Dubai 2023 and Youth Representation in Climate Change

I want to share the story of how I became the first youth representative as part of the Guatemalan National Delegation that attended COP28 in Dubai in 2023.… A few months ago, I organized the first “Wind Summit” in Guatemala, powered by Planeteer Alliance and the United Nations Environment Programme. At the time, I didn’t think that this event would be the beginning of everything…


Cumbre de Jóvenes por el Planeta GT Fotografía por: Adriana López U-report

Cumbre de Jóvenes por el Planeta GT was an event powered by Planeteer Alliance linked with the Tide Turners Challenge by United Nations Environment Programme that convened Planeteers all over the world to change the course of plastic waste for a positive future of climate and a clean ocean to create the Wind Summit in their own countries, these are meetings of committed young people engaged with the creation of a positive future for the climate, addressing waste-related issues, in this case, plastic waste.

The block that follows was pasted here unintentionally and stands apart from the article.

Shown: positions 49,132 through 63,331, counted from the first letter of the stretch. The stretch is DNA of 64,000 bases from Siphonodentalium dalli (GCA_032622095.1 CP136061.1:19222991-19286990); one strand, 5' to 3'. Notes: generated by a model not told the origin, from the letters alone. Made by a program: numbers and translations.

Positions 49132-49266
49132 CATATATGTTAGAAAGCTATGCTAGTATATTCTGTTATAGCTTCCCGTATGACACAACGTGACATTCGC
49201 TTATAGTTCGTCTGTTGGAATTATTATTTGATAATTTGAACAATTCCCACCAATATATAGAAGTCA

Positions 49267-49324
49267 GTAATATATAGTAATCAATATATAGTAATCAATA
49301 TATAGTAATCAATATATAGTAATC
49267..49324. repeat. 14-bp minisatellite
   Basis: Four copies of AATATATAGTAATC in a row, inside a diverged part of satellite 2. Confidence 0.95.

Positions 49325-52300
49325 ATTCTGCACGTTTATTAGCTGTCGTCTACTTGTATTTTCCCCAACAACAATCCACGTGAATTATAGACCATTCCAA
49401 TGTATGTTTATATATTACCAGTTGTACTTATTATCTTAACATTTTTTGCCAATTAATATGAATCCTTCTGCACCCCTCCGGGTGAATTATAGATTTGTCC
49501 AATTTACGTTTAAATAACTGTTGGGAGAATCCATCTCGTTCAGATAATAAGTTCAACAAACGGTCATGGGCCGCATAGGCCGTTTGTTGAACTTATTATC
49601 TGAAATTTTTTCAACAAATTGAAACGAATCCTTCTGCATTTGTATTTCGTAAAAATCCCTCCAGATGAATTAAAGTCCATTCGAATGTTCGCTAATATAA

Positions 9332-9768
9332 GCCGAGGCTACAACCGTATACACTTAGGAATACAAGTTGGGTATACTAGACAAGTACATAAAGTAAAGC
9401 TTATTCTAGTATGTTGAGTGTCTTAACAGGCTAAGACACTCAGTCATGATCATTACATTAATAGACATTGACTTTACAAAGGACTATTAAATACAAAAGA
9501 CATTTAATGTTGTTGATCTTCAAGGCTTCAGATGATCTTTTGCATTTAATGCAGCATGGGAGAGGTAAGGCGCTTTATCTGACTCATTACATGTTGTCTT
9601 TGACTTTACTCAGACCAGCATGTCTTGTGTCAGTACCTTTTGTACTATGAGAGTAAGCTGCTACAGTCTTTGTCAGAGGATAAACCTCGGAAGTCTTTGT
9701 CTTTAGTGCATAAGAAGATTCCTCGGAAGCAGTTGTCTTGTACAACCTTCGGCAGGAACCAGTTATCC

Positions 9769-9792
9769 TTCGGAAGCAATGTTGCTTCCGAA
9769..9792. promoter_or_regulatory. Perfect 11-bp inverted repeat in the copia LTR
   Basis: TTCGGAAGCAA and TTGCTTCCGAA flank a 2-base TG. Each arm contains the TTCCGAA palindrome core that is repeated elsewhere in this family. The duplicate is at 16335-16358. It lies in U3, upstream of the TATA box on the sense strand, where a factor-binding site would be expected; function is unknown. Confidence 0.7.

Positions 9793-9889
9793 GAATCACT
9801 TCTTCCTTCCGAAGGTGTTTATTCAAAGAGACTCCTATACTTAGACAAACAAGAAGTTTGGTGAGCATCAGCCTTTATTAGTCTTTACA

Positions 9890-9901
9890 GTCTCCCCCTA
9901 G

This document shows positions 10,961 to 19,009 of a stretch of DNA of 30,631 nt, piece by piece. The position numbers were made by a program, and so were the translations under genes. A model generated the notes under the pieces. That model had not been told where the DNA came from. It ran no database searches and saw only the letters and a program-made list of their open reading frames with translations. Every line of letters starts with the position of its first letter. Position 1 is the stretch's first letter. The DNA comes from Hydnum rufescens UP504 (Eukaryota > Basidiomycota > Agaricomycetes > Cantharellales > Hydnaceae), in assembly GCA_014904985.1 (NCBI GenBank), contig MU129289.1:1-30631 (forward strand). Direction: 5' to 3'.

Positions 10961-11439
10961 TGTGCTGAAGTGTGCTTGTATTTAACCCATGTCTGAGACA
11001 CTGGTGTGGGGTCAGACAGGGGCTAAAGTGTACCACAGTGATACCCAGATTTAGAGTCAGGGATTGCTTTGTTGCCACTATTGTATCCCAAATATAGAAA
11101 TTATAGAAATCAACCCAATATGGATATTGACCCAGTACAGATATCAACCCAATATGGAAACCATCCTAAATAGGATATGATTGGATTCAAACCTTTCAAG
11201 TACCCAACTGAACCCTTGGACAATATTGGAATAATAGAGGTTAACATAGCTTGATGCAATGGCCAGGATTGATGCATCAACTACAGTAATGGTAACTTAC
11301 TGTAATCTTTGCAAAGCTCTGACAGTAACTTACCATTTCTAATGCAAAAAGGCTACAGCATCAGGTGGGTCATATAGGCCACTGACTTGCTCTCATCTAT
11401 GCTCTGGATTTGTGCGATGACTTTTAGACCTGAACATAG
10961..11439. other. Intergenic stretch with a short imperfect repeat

This year’s target was to identify the challenges related to plastic waste in the communities and create solutions to cope with them.

I couldn’t create this summit by myself; I needed strategic support and allies. I met the girls that helped me with this event at Movimiento Ecológico Estudiantil when I got coordination roles in different work teams. They are Adriana Rivera, Alejandra Pérez, and Melanie Diaz, three incredible and hardworking women whom I hold in high esteem. Without them, this summit wouldn’t have been possible. The creation of this event has taught us many lessons and satisfactions. Diverse organizations were with us during the summit:

  • SOA Guatemala
  • Rescue the Planet
  • Alianza Escazú Guatemala
  • Pequeño Gigante quienes ahora se hacen llamar Niñas sin fronteras
  • Unicef Guatemala
  • U-report Guatemala
  • ConéctaTe contigo, Tierra Orgánica
  • Movimiento Ecológico Estudiantil
Cumbre de Jóvenes por el Planeta GT photo by: Adriana López

This collaborative effort put me on the radar of the Climate Resilience Office UNICEF-Guatemala because I was responsible for creating the link between UNICEF and our organization. Over time, more opportunities and new realities would emerge for me.

Marcela Tornoé hosting the Youth Summit for the Planet event. Photo by: Adriana López U-report

AGENTES ECO facing Climate Change

Logos of Agentes ECO empowered by Unicef